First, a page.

While beautiful, the colors are a bit too saturated at times. When Harry and Dumbledore head into a cave to find Big V’s horcrux it’s almost black and white! I’m not complaining though because the aesthetics are a wonder.
Negotiating flaws are tricky, perhaps even futile, seeing as how I’m a fan of the books and to a (much) lesser extent the films. Unlike the last “Potter,” which I feel took a long book and focused in on what worked, this version runs longer but were it not so it would be faulted for being too short. Again, the film series can’t win. The middle chunks of this film feels like a WHOLE one (the fiery attack on Weasley’s farm house or whatever is a conceptual failure) and I kept looking at my watch, waiting for the meaty flashbacks (Voldermort’s mum and such), and Harry/Albus horcrux quest to kick in. They never fully did get into the flashbacks save a few key ones. I loved, for example, Frank Dillane who, as 16-year-old Tom Riddle/Voldermort, is more effectively creepy and mannered than Ralph Finnes (this kid’s going places). Also, the (re)introduction of horcruxs (ever the deus-ex-magica) felt like an afterthought but seeing as how “Potter” and co. have a lot more horcruxs to track down in the final installment(s) (are you ready for “Tent: The Movie”?), the next film(s) is going to suffer from too much of that so maybe it was wise to delay and tighten “Half Blood’s” denouement. Another issue (but not really) is that, even though they are indeed balanced brilliantly, the tonal shifts are as skittish as a snitch. A single scene (like the one I mentioned with Harry and Hermione) can start funny then turn really sad then end with a blast of magic.
The film’s all over the place but in a good way because I liked all the overs it goes to. Amazingly, the film assigns a great deal of priority and weight to the teen’s sexuality (SNOGGING!) and throwaway moments of random humor (I heart Luna) as much as it does the main plot thread consisting of uncovering the Death Eater’s plot to kill Dumbldore and subvert the Wizarding community as they make way for you-know-who. That Yates and co. allow for the serious stuff to coexist so well with the warm humor and sexual hook-ups/hangups is is why it ranks as the best or, if not that, than the most enjoyable. Professor Slughorn (a famewhore who holds Voldermort’s big soul sucking secret) as a character, is, I think, the lynchpin for why the plot elements hold together so well. He is not only a very funny character that interacts with the young wizards but also connects the darker elements of the past. It helps that Jim Broadbent not only handles this character with a squinty-eyed charm and a priceless awkwardness that no other “Potter” side character has ever approached, but he actually makes Slughorn more vivid than he ever was on the page.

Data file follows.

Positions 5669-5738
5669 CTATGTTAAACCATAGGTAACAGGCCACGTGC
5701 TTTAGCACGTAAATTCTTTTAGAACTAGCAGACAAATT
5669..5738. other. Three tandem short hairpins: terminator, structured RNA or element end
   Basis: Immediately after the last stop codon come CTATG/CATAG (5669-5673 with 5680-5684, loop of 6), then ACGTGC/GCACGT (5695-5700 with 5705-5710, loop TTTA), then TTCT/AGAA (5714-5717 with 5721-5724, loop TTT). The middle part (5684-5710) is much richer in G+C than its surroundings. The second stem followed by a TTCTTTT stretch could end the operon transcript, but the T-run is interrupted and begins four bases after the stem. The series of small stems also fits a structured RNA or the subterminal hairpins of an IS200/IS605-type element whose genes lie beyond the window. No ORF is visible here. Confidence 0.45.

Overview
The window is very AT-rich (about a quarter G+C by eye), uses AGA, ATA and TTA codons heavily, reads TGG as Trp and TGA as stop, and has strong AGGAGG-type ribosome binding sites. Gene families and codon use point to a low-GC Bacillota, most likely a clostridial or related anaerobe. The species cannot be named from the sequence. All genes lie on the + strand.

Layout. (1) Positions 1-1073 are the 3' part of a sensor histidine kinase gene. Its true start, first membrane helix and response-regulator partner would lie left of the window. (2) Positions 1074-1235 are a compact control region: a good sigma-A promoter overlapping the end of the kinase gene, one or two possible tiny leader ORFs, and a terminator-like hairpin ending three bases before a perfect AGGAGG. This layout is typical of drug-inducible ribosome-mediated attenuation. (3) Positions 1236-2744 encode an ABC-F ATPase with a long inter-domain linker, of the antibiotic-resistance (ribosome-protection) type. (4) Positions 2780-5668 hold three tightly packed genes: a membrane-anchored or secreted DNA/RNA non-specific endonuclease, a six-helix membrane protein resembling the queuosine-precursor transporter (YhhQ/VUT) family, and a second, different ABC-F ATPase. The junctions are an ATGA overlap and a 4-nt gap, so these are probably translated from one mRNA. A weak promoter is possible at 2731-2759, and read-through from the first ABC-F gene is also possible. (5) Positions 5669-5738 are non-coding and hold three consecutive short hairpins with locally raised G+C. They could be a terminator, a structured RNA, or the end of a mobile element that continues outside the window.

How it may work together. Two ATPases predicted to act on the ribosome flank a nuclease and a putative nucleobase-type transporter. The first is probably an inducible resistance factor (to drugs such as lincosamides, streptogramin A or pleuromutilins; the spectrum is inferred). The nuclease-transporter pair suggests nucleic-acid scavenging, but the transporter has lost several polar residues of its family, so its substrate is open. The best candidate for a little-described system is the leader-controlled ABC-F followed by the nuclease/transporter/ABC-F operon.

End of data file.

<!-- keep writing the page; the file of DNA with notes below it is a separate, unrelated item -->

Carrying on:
Michael Gambon does the opposite. Yeah, I must once again (and for the last time thank the gods) bitch about Gambon’s Dumblebore. While this may be the character’s best non-Richard Harris entry into the films (I liked his early scenes with Potter and the random moment where he picked out a Knitting magazine from Slughorn’s squatting quarters) but he’s still far too cold and apathetic to ever be considered a great film character. I never felt he gets or, now, got the character. I understand the secret burden placed upon Dum-Dum must be secret (der) but even clandestine actions and frustratingly veiled half-truths/instructions he imparts to young Harry (and Snape with his parting double-edged “please” line) come across as exasperation more than emotional exigency. Alan Rickman’s Snape, on the other hand, nails the same dualisms with just a glance and I can’t wait to see what he does with “Deathly Hallows.” Upon hearing Rowling’s fantastic social twist when she outed Dumbldore after his wizzard in love flash-backs in Book 7 (funny, I knew he was gay from Book 1), I had hoped that might add some layers to this performer’s approach to the guy (like Ian McKellen’s Gandalf the Gay) but no, aside from the usual creepy hugs and “I don’t think you know how much Dumbledore reeeeeeeeeealllllllyyyyyy liked you, Harry” lines this is the same old wizard.